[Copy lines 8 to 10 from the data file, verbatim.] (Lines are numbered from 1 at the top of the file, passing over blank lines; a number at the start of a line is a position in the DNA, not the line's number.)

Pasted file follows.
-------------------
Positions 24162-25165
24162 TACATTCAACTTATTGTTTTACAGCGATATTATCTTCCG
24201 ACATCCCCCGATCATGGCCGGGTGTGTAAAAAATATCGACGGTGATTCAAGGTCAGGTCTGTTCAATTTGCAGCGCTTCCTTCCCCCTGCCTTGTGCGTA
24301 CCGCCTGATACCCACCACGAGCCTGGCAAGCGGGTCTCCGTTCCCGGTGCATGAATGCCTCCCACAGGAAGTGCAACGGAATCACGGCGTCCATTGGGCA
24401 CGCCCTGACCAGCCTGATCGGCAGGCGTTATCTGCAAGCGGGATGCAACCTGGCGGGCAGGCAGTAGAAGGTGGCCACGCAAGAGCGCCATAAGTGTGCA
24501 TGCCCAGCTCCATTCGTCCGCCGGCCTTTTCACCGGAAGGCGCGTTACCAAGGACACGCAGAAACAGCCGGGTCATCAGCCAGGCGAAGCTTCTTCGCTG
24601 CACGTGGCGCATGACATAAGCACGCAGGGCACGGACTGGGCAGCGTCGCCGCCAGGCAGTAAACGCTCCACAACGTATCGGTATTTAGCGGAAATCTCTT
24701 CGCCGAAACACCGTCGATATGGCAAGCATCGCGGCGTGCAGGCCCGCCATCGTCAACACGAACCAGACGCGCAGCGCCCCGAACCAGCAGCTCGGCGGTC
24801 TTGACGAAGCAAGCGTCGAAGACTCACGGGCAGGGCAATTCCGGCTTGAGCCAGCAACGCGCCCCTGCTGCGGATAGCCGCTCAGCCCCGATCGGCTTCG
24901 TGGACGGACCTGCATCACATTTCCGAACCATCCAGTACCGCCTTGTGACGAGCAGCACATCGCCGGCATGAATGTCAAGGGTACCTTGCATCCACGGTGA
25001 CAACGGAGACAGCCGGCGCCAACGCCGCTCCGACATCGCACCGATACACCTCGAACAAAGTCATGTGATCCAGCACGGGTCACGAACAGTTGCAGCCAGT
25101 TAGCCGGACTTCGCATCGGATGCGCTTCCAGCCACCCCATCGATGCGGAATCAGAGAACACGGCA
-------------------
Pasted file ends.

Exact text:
24701 CGCCGAAACACCGTCGATATGGCAAGCATCGCGGCGTGCAGGCCCGCCATCGTCAACACGAACCAGACGCGCAGCGCCCCGAACCAGCAGCTCGGCGGTC
24801 TTGACGAAGCAAGCGTCGAAGACTCACGGGCAGGGCAATTCCGGCTTGAGCCAGCAACGCGCCCCTGCTGCGGATAGCCGCTCAGCCCCGATCGGCTTCG
24901 TGGACGGACCTGCATCACATTTCCGAACCATCCAGTACCGCCTTGTGACGAGCAGCACATCGCCGGCATGAATGTCAAGGGTACCTTGCATCCACGGTGA